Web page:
By: Léo-Thomas Brylowski – ltbrylowski [at] gmail.com
A record number of children born from mixed marriages are starting to make their way through South Korea’s public schooling system since the country’s multicultural turn in 2007. These children represented less than 0.5% of all students enrolled in Korean public schools in 2010, but are expected to rise above 2% by the end of 2017 and keep growing every year after. The government has consistently increased its support to students of mixed ethnic background to ensure their successful social and educational integration, but there have been concurrent concerns that these policies are aimed at assimilation rather than the promotion of cultural pluralism and multicultural acceptance within society.
The Ministry of Education announced on January 12 its multicultural education support plan for 2017. It plans to increase personalized support for multiethnic children by opening more multicultural preschools, providing students at all levels with a greater range of counseling and mentoring services, language classes, academic tutoring and career-oriented opportunities. It also intends to offer more resources to schools located in regions with higher concentrations of multiethnic children so they can expand their multicultural curriculum and offer more favorable learning environments for their students to thrive.
The problem is that most of the policies thus far have only been tailored to answering the needs of multiethnic children specifically, instead of focusing on raising multicultural awareness of all Korean students and instructors across the board. Policymakers have yet to come up with a more comprehensive approach to standardize multicultural education and mainstream it into the national curriculum. The current approach seems to reflect more of a one-way integration model rather than fostering two-way intercultural adaptation, in turn making it much harder for multiculturalism to truly materialize at the broader societal level.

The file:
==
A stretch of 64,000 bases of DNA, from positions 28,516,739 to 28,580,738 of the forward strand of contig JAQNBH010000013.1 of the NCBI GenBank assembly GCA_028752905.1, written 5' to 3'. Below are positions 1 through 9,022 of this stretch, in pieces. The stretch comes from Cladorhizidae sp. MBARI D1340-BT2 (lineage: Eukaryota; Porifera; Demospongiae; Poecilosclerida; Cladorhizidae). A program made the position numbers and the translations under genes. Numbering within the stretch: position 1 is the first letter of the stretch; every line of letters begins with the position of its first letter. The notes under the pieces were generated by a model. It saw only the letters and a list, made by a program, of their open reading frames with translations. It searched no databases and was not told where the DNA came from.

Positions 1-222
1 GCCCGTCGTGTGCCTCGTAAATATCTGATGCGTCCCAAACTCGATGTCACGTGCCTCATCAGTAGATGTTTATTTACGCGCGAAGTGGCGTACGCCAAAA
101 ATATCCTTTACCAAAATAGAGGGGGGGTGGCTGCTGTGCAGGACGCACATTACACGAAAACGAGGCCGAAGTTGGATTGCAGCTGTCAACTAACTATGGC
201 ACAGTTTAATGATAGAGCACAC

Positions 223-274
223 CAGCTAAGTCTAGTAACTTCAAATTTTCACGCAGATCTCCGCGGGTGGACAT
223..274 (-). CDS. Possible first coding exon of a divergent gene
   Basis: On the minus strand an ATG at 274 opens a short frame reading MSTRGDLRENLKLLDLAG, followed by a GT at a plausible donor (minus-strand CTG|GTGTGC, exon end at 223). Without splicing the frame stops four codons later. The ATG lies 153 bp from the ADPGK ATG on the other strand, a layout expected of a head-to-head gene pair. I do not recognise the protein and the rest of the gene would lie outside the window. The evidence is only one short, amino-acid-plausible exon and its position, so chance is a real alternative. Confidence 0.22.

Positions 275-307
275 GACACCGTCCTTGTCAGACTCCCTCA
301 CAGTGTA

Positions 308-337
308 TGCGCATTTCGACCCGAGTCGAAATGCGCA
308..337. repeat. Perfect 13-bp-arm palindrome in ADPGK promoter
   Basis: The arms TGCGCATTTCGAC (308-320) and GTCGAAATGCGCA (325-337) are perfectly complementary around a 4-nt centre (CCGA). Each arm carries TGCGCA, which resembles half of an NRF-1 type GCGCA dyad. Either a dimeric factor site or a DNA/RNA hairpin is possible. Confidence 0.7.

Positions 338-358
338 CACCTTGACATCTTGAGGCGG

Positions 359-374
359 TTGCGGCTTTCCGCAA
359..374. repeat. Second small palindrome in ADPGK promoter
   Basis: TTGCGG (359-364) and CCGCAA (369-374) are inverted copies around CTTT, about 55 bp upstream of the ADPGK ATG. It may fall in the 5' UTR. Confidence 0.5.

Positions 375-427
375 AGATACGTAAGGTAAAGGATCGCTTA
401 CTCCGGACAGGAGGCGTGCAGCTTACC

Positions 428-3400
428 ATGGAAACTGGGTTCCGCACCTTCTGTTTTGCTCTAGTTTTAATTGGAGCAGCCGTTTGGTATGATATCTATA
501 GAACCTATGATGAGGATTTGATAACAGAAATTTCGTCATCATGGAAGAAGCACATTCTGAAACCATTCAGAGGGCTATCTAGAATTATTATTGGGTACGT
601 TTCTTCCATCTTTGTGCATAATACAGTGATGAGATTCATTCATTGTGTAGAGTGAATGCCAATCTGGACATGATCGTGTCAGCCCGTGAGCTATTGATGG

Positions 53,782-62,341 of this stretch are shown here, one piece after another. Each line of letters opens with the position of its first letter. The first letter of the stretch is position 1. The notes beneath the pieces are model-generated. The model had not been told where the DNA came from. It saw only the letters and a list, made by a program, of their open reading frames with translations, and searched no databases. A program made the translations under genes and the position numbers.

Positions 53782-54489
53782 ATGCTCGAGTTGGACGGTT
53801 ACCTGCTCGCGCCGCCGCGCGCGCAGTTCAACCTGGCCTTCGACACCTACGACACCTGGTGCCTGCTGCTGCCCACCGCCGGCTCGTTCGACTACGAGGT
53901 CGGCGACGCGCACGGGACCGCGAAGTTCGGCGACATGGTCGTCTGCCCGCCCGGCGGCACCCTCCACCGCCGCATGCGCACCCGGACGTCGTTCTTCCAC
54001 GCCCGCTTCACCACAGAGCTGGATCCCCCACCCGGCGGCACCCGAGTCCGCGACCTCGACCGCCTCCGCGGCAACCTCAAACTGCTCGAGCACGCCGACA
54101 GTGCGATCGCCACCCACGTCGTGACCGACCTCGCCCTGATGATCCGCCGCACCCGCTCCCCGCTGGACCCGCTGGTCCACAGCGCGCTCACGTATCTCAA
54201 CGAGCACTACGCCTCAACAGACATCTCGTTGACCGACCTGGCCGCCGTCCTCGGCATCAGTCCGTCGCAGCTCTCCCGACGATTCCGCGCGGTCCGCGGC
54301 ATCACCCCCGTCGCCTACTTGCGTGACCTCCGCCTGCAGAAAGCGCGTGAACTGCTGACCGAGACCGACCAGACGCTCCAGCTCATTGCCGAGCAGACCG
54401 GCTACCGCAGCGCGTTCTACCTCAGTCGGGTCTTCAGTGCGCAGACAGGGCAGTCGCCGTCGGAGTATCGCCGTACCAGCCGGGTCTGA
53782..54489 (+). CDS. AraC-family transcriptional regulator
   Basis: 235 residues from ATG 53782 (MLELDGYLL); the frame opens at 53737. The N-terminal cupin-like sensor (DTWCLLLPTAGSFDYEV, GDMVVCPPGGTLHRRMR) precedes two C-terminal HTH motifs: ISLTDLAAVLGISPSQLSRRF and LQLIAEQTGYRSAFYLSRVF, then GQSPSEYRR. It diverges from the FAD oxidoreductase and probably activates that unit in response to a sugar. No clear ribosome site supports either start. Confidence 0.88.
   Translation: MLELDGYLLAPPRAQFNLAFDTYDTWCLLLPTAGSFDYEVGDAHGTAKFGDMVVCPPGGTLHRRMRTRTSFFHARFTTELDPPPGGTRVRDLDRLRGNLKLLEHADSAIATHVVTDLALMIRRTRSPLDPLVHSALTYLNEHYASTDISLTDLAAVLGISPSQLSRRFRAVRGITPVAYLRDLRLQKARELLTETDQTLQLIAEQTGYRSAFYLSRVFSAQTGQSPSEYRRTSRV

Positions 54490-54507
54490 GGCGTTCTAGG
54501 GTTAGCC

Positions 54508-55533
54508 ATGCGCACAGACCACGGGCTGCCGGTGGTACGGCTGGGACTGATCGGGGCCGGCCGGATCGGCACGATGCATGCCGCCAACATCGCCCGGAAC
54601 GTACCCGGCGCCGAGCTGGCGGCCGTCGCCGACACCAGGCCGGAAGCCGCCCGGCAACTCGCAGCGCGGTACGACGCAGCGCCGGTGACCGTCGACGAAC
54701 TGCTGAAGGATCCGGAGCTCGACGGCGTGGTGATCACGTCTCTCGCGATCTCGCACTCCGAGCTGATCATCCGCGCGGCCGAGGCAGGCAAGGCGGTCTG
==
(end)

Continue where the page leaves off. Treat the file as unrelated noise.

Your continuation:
Social inclusion, unlike integration, will require systemic reforms of the education system rather than piecemeal policies, as well as the implementation of mandatory diversity training measures for all educators. Reforms should focus on how to create classroom environments conducive to the formation of new shared values and a new shared Korean identity amongst up-and-coming generations based on the changing socio-cultural reality of the country. Pressure to conform to the dominant culture greatly limits the potential of multiethnic students to contribute to society in meaningful ways and participate in South Korea’s long-term prosperity.
About the Author:
Léo-Thomas Brylowski is an undergraduate student majoring in Asian studies with a focus on Korean language and culture at the University of British Columbia.
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See our other memos on South Korea.